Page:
According to research by Gallup, the most common reason why people leave their jobs is bad managers and bosses. The study, which questioned more than one million working Americans, revealed that 75% of workers who left their jobs did so because of their managers and not necessarily the position itself. No matter how many perks a position offers, people often quit when they don’t enjoy a healthy working relationship with their boss.

Most people get promoted to management because they did well at their previous non-management job. Just because you excelled in your individual contributor role doesn’t mean you can seamlessly transfer over those skills to a management role. For instance, when an all-star football player becomes a manager after retirement, success is not always replicated in their new role.

People often forget that management is a totally separate role. Yet, most people are promoted or rewarded with a “management role” for succeeding in their previous role. The skills required to manage a football player or a software engineer are different from being a good football player or a good software engineer.

Do Managers Even Know What People Expect From Them?

However, a bad manager is not a bad person. They are just unaware and trapped between a rock and a hard place. Managers are rarely trained or educated about how to do their job well. It’s no wonder that they end up managing people like they were managed. Most of them don’t even understand what management is and what people expect from them.

Transitioning from an individual role to a manager is one of the most challenging moves you can make in the corporate world. Becoming a manager comes with new responsibilities and requires a new perspective about work and the people involved. It also requires you to form new types of relationships with your former peers, your new colleagues, and other stakeholders.

Nobody shows new managers how to develop a leadership style that is authentic as well as results-driven. Such disregard for management skills can derail an individual’s career and negatively affect the organization’s productivity. Great managers don’t happen by accident. They learn from their mistakes and invest in developing their skills. I have worked with many great managers myself, and below is what I have learned about people’s expectations from their managers.

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A List of 8 Expectations From Managers That Employees Have

While it is almost never voiced, employees have certain expectations from their managers. The following are expectations you must fulfill when managing any group of people.

1. Trustworthiness

Employees want a trustworthy manager. If you don’t measure up, you will not get their best efforts. Trust is the bedrock of any organization’s success because it makes a big part of the organizational culture. Employees are more likely to actualize goals set by leaders they trust and are honest about what is happening in the organization. The best way of developing trust is leading by example and becoming a role model. Be the kind of manager you would expect to have.

It is easy to bark orders and tell people what to do or how to behave, but you can’t get away with preaching water and drinking wine. If you expect your people to be accountable, you need to hold yourself to a higher standard. So be the first one to uphold company values and hold others accountable who don’t. And yes, don’t consider your position as a license to slack off or use company resources for your own gain.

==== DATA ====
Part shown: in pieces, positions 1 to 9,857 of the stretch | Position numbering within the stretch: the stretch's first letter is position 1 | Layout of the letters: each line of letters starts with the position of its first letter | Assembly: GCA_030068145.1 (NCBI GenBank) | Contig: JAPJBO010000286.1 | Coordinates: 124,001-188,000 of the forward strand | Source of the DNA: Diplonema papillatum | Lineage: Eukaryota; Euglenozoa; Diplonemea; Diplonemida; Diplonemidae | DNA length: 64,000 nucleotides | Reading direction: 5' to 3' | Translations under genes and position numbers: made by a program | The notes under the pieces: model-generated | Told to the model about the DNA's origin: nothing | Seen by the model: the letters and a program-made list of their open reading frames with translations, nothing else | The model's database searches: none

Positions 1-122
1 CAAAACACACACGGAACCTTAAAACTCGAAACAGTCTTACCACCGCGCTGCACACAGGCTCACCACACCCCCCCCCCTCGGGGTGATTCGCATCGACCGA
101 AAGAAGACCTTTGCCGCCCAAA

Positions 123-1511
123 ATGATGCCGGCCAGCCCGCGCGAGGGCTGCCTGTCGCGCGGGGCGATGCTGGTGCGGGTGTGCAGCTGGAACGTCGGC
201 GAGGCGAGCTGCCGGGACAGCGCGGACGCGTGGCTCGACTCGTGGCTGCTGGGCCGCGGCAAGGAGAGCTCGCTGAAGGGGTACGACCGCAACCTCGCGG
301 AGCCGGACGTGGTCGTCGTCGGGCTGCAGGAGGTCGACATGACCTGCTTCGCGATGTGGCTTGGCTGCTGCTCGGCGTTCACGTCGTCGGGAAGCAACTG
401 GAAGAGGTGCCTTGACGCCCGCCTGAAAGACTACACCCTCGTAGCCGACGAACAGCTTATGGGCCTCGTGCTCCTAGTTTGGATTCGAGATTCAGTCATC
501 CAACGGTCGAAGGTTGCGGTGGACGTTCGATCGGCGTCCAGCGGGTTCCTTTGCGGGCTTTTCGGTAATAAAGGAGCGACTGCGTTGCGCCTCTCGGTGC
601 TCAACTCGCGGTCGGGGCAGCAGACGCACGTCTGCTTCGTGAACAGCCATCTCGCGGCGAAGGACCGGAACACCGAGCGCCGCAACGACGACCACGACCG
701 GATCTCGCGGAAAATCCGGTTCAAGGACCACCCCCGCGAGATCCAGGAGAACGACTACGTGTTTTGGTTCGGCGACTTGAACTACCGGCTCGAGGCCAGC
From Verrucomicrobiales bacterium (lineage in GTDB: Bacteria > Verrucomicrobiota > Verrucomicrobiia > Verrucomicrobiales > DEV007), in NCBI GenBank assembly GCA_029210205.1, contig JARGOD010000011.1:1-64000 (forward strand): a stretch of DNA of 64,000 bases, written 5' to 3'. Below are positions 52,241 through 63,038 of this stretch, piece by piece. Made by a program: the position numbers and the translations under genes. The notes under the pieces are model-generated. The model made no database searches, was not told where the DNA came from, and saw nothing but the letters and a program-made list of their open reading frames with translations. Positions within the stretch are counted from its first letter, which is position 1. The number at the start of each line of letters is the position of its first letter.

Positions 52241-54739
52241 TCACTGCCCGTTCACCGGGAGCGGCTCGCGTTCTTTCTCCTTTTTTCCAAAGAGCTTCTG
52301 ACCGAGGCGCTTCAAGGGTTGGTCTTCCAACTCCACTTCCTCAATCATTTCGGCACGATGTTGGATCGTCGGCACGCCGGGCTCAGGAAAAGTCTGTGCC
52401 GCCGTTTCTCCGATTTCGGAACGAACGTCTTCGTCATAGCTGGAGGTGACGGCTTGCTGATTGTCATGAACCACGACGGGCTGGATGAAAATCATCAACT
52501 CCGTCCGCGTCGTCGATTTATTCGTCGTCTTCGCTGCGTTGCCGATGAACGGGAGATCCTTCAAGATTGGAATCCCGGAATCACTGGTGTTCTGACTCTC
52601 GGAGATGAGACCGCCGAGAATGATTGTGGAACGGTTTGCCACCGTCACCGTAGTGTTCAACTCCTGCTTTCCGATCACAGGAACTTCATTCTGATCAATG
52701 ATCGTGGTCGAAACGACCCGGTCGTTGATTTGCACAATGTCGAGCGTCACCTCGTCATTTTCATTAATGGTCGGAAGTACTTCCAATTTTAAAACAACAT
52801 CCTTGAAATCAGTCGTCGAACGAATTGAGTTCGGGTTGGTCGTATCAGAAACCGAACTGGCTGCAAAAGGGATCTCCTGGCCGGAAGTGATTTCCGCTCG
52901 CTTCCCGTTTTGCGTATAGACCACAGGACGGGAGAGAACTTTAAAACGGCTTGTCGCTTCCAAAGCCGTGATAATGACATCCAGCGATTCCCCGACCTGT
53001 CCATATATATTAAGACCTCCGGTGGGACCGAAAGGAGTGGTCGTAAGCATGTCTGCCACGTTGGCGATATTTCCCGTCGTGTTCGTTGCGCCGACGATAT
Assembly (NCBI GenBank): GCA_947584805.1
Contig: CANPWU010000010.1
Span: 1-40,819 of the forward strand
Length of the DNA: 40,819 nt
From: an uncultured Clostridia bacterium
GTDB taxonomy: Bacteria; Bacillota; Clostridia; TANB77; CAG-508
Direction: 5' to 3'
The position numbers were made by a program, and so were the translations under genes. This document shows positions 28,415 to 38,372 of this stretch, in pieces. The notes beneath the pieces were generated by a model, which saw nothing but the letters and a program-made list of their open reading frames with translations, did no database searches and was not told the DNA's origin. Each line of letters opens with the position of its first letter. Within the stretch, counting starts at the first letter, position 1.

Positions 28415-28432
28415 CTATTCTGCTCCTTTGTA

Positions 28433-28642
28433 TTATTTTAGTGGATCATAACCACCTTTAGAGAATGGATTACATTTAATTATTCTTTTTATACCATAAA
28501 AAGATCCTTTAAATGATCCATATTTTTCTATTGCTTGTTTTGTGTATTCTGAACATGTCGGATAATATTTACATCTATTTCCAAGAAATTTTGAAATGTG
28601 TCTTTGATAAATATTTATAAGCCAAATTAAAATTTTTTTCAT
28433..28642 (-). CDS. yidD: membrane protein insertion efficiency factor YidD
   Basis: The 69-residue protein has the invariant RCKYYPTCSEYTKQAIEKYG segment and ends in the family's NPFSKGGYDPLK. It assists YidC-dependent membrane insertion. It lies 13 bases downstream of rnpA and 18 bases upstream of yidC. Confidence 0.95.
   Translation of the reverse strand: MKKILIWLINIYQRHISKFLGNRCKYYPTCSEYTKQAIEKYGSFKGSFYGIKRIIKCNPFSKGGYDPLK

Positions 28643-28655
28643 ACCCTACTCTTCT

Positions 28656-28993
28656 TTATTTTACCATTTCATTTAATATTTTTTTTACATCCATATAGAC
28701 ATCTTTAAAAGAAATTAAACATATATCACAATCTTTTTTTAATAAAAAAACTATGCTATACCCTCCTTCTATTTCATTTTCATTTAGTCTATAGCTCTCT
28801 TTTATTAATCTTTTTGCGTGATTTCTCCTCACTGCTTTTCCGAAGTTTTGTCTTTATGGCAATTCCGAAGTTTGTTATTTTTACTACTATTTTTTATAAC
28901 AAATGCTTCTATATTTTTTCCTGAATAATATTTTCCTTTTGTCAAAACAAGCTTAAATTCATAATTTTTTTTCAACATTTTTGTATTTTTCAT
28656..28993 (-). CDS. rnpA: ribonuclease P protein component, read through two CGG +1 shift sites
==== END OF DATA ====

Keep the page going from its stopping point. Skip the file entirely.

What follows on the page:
2. Vision

Employees expect managers to have a clear vision and know where the team is heading. This gives meaning and purpose to their work. Having a purpose motivates and inspires people to keep going in spite of the circumstances – which can be chaotic and dynamic. When faced with obstacles, they are less likely to get demotivated. Your vision, therefore, should be strong enough to carry your team through the tough times that will eventually come. 

Visionary leadership provides clarity, as people will look up to you for providing direction. You need to spend time with the team regularly to discuss, revisit, or reshape the team’s purpose. Ensuring each member understands the team’s purpose and their role in the team will empower them to prioritize their tasks effectively.

Everyone wants to contribute to something bigger than themselves and make a difference. Strong leaders and great managers show people how their work impacts the customer and the wider benefits to the industry/society.

“When corporate executives get really excited, they leverage their learnings against comprehension to revolutionize English.”

― Tanya Thompson

3. Effective Communication

Effective communication leads to high employee engagement. Therefore, it is imperative to be clear, consistent, and transparent when communicating. Leaders should stop using complicated language or hiding behind jargon. Trust people and share information openly.

For instance, if you promote an employee, you might want to clarify why you made the choice. Likewise, if there has been a change in strategy, you might want to inform them how the change will impact the team’s objectives. The aim here is to filter out the unnecessary noise around the main message, which could be anything from corporate jargon that could cloud the message to a funny anecdote for the wrong audience.

Transparent communication is essential for building trust within your team. You should, therefore, communicate with your team openly and honestly. Share what you know when you know it to avoid rumors and misinformation. And when there are no clear answers, communicate the same.

You should also clarify when the information is subject to change and update it when it does. When you communicate openly and honestly, the message gets home, and employees will consider you more credible and trustworthy.

4. Psychological Safety

Make work fun by bringing the team together and creating a safe space where people can be themselves. Building a psychologically safe and inclusive team culture will encourage your employees to voice their opinions without fearing judgment. It will build stronger relationships that foster better collaboration. Moreover, it will inspire creativity and innovation. Consequently, you will have increased employee engagement and even higher performance.